Where weight loss is concerned, could it be that it’s more than calories that count?

I was in a meeting today, and the subject of weight loss came up. As some of you may know, I have previously written about how exercise tends not to be particularly effective for those wishing to shed pounds.

I made the point that those wanting to lose weight would do better to, among other things, eat a diet that is rich in foods that tend to sate the appetite quite effectively. There is some evidence that in this respect, protein is king.

One of the other usual keys to successful weight loss is to concentrate on eating a diet based on foods that tend not be stored as fat (avoiding the over-consumption of many carbs including bread, potatoes, rice, pasta and breakfast cereals is key here). What this amounts too, in effect, is a diet that is rich in protein and low in carb.

Such a diet is not for everyone, but I have to say over the years I’ve found it one of the most effective strategies for individuals wanting to improve their health, weight or wellbeing. I don’t know how many people I’ve had personal dealings with who say they have been freed from a life of yo-yo dieting and semi-starvation simply by eating a relatively protein-rich (and lower carb) diet.

There’s a growing number of studies that support this way of eating for successful weight control, and one example is a study published in January in the American Journal of Clinical Nutrition [1]. This study took a group of obese women (average age 49) and assigned them to one of two diets: high protein or high carbohydrate, for a period of 64 weeks (12 weeks of supposedly quite strict dieting followed by a year of less severe restriction). Both groups lost weight, but there was no significant difference between the two groups.

There’s one thing to instruct people what to eat, whether they do it or not is another matter. So, the researchers involved in this study attempted to check ‘compliance’ using a urinary test which gives an indication of the amount of protein the women ate. Because there was no significant difference in this measurement between the groups, the researchers concluded that compliance was likely to have been ‘poor’.

So, what the researchers did next was to get the dietary records of the women and calculate from them what they actually ate, including their protein intake. And that’s when things got more interesting. What they found was this:

The more protein the women ate, the more weight they lost.

The average weight loss for women who reported eating a high protein diet was 6.5 kg. In comparison, those eating a lower protein diet lost an average of 3.4 kg. Despite the fact that the protein-rich diet eaters lost almost twice as much weight as their lower-protein eating counterparts, this difference was not found to be ‘statistically significant’. This might have had something to do with the fact that the numbers of women who had their diets analysed was small (a total of 52). Despite this, the group eating a protein-rich diet were found to lose significantly more ‘peripheral’ fat (2.4 kg on average compared with 0.9 kg).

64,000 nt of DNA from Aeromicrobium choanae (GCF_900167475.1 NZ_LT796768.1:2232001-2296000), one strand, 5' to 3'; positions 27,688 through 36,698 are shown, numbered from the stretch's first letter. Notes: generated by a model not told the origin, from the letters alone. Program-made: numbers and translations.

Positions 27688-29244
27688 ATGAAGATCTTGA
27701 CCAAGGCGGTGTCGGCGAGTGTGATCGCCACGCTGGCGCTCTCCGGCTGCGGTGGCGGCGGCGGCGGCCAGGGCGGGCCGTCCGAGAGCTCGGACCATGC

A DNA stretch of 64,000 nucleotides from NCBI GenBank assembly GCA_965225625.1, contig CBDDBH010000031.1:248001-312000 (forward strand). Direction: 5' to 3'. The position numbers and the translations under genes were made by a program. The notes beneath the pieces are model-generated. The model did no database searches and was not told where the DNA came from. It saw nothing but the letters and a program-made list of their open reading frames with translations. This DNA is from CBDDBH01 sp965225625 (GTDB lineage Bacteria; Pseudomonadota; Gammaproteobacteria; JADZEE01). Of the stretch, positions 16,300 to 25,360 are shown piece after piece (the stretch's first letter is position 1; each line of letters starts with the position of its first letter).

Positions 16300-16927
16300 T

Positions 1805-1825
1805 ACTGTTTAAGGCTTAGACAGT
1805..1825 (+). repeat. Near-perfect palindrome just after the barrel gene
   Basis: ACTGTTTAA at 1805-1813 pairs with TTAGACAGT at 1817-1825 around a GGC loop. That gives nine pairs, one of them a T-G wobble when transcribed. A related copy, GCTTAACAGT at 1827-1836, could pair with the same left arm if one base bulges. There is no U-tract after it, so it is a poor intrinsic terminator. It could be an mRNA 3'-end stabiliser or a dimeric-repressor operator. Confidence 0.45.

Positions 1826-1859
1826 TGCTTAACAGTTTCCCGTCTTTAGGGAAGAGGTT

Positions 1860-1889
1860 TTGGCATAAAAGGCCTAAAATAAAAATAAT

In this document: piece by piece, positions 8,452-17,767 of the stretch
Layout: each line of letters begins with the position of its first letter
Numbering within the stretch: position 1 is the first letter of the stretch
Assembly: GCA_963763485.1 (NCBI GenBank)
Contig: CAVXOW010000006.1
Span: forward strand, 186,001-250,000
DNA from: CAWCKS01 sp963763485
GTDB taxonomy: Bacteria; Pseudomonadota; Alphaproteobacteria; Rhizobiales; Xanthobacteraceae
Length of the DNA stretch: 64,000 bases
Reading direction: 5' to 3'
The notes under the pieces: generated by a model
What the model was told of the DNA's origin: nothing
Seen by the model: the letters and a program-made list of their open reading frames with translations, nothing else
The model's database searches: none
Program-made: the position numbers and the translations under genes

One reason for these generally improved outcomes from eating a protein-rich diet might be related to protein’s appetite-sating ability. However, when I checked the calorie intakes, I was surprised to find that the higher protein group ate significantly more calories (an average of about 170 calories more a day).

This finding first of all flies in the face of the idea that people eating a protein rich diet tend to eat less. And I have no explanation for it. Perhaps it had something to do with the fact the gathering data on what people eat is fraught with difficulty. However, what about if we take these results at face value? Let’s assume, for a moment, that the high-protein group ate more but lost more weight.

One explanation here is that the high-protein eaters were more active. Unfortunately, the study provides no data on activity levels. In view of the fact we have no evidence to the contrary, I’m tempted to assume that activity levels were the same.

Some would say this can’t be so, because it contravenes what is known as the ‘1st law of thermodynamics’ (which basically states that energy can’t be created or destroyed – only its form can be changed).

However, remember that one way to lose weight is to eat a diet that tends not to get stored as fat. The fat storage hormone in the body is insulin, which is secreted primarily in response to carbohydrate consumption. As expected, the protein-rich dieters actually ate generally less carbohydrate (and more fat, by the way) than their lower-protein eating counterparts.